Updated: January 25, 2020 by Richard Cole
Audio interface hardware has become pretty much standardized by now. The two or four input versions that come in a relatively compact package usually only differ by manufacturer tags they carry, and the color of the case.
That is how streamlined these devices are at the moment. There is a good reason for that. The largest portion of the market is looking for those exact features. With that said, there has been a shift in the industry as of recently. So far, the largest chunk of audio interface hardware relied on USB 2.0 to deliver data to your computer.
In most cases that is more than enough. When you look at the bandwidth of USB 2.0, there is loads of headroom to work with, despite the quality of the signal that is being pushed through it. However, manufacturers are slowly beginning to push the envelope, and build their latest models around USB 3.0.
This upgrade relies on technology that is slowly but surely becoming the new standard, and the whole shift is only natural. But does it justify the new and increased cost? Is there really that much improvement in the quality you get when using an audio interface USB 3.0 hardware? Let’s find out.
So far the audio interface devices we are used to seeing were able to push a 96 kHz and 24 Bit signal just fine through the USB 2.0. The bandwidth of the Universal Serial Bus that is still standard is more than capable of withstanding that kind of data flow. For the most part, 96kHz is about all that you can need in a home studio environment.
With that said, the bandwidth was never really an issue. What was an issue is the latency that occurs when you start layering VSTi on top of your signal. USB 2.0 has recently been struggling to handle this problem which only prompted manufacturers to up the ante by using different data transfer standards.
One of the these that showed the best performance was FireWire. The nature of FireWire allowed for a significant reduction in latency simply because the way it is designed allows different devices to communicate almost instantly.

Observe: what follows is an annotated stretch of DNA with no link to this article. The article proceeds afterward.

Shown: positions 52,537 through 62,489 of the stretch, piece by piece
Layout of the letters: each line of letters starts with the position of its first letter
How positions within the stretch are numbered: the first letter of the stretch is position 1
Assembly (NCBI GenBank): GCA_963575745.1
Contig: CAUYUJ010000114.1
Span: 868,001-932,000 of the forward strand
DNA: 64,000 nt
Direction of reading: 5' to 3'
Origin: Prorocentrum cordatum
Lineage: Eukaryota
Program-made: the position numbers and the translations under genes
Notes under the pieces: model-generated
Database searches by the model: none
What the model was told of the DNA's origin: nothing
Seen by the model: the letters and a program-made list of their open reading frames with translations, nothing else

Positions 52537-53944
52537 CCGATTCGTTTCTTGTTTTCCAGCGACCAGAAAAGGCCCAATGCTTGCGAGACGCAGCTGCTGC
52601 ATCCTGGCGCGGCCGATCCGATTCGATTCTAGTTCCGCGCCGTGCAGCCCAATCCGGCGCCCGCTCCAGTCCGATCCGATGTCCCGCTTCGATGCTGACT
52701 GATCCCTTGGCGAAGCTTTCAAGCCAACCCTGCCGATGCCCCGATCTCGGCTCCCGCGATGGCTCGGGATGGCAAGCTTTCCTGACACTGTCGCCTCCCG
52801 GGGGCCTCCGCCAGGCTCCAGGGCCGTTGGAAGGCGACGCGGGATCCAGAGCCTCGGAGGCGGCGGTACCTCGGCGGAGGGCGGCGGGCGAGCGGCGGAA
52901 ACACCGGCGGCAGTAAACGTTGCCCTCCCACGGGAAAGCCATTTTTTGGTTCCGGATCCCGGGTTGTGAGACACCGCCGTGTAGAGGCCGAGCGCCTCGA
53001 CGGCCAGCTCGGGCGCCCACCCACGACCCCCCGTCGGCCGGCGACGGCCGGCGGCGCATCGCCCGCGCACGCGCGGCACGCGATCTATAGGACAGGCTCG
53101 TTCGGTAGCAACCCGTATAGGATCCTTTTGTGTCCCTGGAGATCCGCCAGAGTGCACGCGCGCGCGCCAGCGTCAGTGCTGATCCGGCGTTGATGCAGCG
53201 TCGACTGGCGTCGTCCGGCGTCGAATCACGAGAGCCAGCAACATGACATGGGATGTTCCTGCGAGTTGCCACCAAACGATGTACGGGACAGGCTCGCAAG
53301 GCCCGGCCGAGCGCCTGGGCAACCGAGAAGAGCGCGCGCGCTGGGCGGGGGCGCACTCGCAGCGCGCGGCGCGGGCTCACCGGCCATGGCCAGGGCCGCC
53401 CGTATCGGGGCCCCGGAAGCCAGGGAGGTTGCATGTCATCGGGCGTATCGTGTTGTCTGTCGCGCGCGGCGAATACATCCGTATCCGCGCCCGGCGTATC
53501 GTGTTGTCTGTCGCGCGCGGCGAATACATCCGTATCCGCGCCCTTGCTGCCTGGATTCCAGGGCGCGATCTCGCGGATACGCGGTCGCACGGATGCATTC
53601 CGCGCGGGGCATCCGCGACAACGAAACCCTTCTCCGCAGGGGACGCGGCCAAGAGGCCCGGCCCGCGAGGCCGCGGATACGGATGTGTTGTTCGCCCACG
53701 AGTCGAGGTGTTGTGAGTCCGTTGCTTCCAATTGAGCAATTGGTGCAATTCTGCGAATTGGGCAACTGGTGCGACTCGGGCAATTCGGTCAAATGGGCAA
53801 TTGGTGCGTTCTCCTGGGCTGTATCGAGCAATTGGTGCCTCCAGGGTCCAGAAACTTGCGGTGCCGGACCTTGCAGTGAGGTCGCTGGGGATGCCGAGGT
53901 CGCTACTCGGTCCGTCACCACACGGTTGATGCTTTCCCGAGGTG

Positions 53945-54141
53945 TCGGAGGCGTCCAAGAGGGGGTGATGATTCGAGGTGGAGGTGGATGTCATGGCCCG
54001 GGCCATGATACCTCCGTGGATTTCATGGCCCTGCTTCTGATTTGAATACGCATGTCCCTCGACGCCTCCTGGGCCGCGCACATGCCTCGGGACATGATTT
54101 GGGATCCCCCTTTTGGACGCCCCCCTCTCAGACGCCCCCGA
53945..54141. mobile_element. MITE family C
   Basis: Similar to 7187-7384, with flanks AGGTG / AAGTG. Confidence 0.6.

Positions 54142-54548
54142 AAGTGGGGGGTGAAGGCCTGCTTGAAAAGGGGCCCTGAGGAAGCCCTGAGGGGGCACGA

FireWire is rarely used though, while Thunderbolt and USB 3.0 are taking the stage. The problem here is that USB 3.0, while having a much better bandwidth, still suffers from the same problem. In terms of latency and communication between devices, even the USB 3.0 is worse than FireWire, and significantly worse than Thunderbolt.
So the question is, why choose USB 3.0? Why are the manufacturers turning to a standard that still hasn’t fixed the main issue most audio interface hardware has?
The answer is rather simple. USB 3.0 is soon going to be what USB 2.0 is today. From a compatibility stand point, there is no real alternative. USB 3.0 is backwards compatible, so users with old USB 2.0 ports will still be able to use the new hardware, only with somewhat reduced efficiency.
The increase in bandwidth allows you access to 192 kHz territory, which in turn ups the quality of your mix significantly. This improvement alone appears to be the main selling point of new USB 3.0 audio interface hardware like Presonus Studio 192.
Is It Worth The Upgrade?
Just like all new technologies, an audio interface USB 3.0 device will cost you a pretty big chunk of money. Is the price asked for one of these justified? Not really, at least at the moment.
For an average user, a standard USB 2.0 audio interface will do the job more than good. It will take care of anything and everything you could ask for. Yes, the new line of hardware with USB 3.0 offers some improvements that have nothing to do with increased sound quality, but the cost/benefit analysis simply doesn’t justify the price.
We will definitely see a lot more of these new devices on the market in next couple of years. The new tech will slowly replace the old, and the prices will stabilize. With that said, if you are really looking for optimal performance, USB audio interface may be the wrong kind for you.
Devices that use Thunderbolt or FireWire, although very rare, will have a much better performance in terms of latency and ability to transfer the signal to your computer. The only issue with these is that they required specialized hardware in order to be used in any capacity. Not everyone has that. Chances are that you have a Windows based PC, and you would have to buy an additional computer just for recording purposes.
For enthusiasts this is often a deal breaker. If you are serious about recording, the type of gear you will be using transcends the plain of audio interface devices anyway. Having said that, the options are very limited at the moment as you can probably imagine.
Audio interface USB 3.0 devices are just a slight improvement over the existing ones we have at the moment. The question of whether this upgrade can even be justified is completely valid. You are expected to pay a whole lot of money for an increase in signal quality.
If these devices offered more than just that, the situation would probably be a lot different. As things stand today, using a USB 2.0 audio interface is still the standard, and it will remain that way for a while.
The tone of this article may have come across as too conservative. The reality is that the evolution of technology isn’t really advancing at the pace we expected. Whether this is a good thing or not, or whether it’s somehow related to us hitting a ceiling remains to be seen.
Maybe USB is the wrong choice in general. But since it is so spread out, we probably won’t see another standard taking its place any time soon.